Cablegate: "Two Terms Threatens Democracy And

This record is a partial extract of the original cable. The full text of the original cable is not available.




E.O. 12958: N/A

1. Summary: On November 16, Nigerian Ambassador to the U.S.,
Professor Jibril Aminu, said in a press interview that the idea
of two terms for elected officials is a threat to Nigeria's
democracy and peace in the country. Ambassador Aminu, who spoke
on a wide range of issues, reiterated that the North had a pact
with all Presidential candidates before the 1999 elections to
protect the North's interests. Aminu was optimistic that the
Bakassi issue would be settled amicably with Cameroon. He spoke
positively about U.S.-Nigerian relations, and acknowledged that
improved government management could strengthen Nigeria's image.
End Summary.

Nigeria's Ambassador to the U.S. Speaks to the Press
- - - - - - - - - - - - - - - - - - - - - - - - - -

2. On November 16, Nigerian Ambassador to the U.S., Professor
Jibril Aminu, gave a three-page interview to the New Nigerian
Weekly, a Kaduna-based, government-owned newspaper. Aminu
confirmed that all the Presidential candidates in 1999 signed an
agreement to support the North's interests, but denied that
President Obasanjo had agreed to a single term in the context of
the discussion. He warned that the two-term issue is a threat to
democracy and peace in Nigeria, and advocated a single five-year
term for the President, State governors, and Chairmen of the
Local Government Councils.

3. Ambassador Aminu said that Nigerian politicians are
dishonestly using ethnicity because "they are not doing anything
for their people." He made generous references to the United
States political system saying: "In the United States you hardly
catch a Congressman on Friday in the evening for any function.
They have gone home. They spend Saturday and a large part of
Sunday working with their own people, visiting, and answering
questions, answering letters and phone calls and e-mails, and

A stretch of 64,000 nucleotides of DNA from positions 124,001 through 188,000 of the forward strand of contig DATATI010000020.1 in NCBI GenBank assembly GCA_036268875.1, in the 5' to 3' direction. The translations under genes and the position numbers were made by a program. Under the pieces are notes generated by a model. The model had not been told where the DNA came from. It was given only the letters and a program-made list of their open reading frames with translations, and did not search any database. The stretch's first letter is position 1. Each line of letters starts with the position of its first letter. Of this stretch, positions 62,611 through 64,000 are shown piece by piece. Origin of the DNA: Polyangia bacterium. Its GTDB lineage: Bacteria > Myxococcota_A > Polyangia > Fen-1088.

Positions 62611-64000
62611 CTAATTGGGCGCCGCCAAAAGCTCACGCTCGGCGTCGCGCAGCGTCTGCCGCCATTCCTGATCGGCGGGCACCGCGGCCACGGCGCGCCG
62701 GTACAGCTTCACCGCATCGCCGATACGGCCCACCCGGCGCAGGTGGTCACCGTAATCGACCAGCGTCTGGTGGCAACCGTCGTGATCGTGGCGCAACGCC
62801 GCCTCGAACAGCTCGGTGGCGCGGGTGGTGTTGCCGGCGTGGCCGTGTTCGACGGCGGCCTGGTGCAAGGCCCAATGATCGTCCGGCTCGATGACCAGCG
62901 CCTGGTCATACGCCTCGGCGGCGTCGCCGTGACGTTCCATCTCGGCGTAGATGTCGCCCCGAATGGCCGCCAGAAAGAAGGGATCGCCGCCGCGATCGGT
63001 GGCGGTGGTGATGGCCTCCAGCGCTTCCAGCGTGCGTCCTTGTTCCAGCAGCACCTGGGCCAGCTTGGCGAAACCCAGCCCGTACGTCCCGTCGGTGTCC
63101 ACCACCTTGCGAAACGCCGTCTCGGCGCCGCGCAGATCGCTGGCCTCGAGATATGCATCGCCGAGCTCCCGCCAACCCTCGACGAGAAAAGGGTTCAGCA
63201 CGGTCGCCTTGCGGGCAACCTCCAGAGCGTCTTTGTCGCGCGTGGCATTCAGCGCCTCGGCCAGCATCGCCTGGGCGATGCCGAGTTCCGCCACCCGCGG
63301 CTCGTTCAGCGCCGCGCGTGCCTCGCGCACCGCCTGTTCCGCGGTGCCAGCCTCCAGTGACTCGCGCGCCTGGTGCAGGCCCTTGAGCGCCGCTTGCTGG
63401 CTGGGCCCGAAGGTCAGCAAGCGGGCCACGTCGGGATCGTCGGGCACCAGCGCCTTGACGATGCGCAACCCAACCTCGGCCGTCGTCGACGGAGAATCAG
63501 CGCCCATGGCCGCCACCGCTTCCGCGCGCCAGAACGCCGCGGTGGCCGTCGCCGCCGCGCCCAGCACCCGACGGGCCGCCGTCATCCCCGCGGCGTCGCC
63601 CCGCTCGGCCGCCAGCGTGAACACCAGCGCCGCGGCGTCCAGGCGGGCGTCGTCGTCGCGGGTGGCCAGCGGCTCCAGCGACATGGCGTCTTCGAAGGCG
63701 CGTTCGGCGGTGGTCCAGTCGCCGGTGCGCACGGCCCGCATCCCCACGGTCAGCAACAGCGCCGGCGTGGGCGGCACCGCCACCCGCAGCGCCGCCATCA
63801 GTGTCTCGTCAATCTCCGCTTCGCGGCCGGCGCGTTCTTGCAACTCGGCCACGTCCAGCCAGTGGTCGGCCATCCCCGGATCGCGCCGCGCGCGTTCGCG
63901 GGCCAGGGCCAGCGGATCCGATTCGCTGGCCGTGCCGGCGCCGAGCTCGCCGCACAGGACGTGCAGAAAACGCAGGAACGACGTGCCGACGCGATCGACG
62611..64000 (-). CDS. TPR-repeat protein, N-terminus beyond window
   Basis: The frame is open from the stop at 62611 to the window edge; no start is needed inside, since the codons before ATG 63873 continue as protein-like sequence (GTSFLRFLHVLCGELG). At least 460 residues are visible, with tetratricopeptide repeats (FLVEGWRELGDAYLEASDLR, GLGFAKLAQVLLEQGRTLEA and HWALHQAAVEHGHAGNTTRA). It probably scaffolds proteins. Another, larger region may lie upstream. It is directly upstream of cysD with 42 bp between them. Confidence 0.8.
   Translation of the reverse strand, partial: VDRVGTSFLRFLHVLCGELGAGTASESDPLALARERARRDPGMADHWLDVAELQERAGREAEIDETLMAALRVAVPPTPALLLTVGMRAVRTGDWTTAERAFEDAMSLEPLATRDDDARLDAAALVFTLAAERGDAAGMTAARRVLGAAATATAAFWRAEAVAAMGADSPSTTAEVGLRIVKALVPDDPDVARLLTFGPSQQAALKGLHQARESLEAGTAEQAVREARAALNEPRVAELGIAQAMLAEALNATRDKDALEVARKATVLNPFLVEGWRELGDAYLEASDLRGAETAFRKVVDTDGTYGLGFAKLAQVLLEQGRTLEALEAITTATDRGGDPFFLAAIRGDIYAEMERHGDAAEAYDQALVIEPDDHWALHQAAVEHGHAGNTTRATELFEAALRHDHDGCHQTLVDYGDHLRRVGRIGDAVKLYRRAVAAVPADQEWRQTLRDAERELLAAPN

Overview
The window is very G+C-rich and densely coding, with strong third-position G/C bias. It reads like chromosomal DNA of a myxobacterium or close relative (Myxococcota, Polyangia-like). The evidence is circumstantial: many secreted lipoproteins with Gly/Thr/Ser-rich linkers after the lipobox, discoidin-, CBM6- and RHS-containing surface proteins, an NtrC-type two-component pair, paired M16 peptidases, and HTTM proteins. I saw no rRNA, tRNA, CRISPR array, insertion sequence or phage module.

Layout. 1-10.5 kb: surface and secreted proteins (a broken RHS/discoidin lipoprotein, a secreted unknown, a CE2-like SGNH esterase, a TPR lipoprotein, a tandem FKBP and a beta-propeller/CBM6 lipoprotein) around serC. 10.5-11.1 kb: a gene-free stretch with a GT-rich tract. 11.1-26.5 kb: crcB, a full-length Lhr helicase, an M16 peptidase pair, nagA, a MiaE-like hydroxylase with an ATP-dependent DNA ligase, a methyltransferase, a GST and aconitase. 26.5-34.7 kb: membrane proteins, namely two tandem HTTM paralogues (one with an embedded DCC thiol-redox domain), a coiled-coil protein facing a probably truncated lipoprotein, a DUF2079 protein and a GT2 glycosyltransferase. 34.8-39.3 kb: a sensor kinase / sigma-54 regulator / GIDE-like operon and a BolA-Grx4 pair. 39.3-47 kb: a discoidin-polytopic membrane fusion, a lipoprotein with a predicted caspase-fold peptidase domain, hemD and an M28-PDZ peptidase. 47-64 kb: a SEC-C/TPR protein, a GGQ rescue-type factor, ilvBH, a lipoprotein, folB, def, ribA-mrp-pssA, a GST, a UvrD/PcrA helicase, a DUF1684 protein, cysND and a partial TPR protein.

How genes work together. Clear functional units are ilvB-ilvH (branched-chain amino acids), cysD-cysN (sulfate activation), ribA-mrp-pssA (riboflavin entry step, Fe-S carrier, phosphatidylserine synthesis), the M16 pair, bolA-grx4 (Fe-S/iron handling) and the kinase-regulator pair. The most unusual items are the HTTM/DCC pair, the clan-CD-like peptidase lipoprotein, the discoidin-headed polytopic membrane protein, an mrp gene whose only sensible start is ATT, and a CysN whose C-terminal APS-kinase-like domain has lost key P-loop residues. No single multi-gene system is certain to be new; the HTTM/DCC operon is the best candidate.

then they come back to Washington. Our people don't do that."

4. Answering a question on how people outside Nigeria,
especially the United Sates, view Nigeria, Ambassador Aminu said,
" You may not believe it but Nigeria is held in a very high
esteem, particularly in the United States." He said there were
problems with the military governments before General Abdulsalami
Abubakar restored the country to democracy. He said the people
of Nigeria have always been recognized and applauded for their
skills adding, "Tens of thousands of Nigerians are living and
working in the United States at the highest level, contributing a
lot to that society."

5. Commenting on the International Court of Justice verdict on
the Bakassi dispute between Nigeria and the Cameroon, Ambassador
Aminu said, "I do not want us to just reject and sit down. I do
not want us to reject, and maybe enter into conflict with
Cameroon, an African state, our sister African state, our
neighbor with whom we shared so many useful experiences in the
past including. much of it being part of Nigeria before. But, I
don't think we should fight them."

6. Asked about the possibility of violence in the 2003 elections,
Ambassador Aminu said, "This is something entirely in our hands.
And I believe, if we all decide to behave ourselves, to reflect
on the dangers, and to reflect on the promises, the opportunities
that lie ahead of this country in a successful election, I think
we can still do it. Professor Aminu, however, expressed
disappointment with the political fighting in the country
remarking, "You know, there is an impression that we lack some
seriousness." He added that outsiders have the impression that
Nigeria's political elites and intelligentsia are not leading and
mismanagement remains an issue for Nigerians to overcome. He
stressed that Nigeria could do well with "the right people in the
right places."

7. Footnote: According to press reports, Aminu has
announced plans to seek a Senate seat in Adamawa in the 2003


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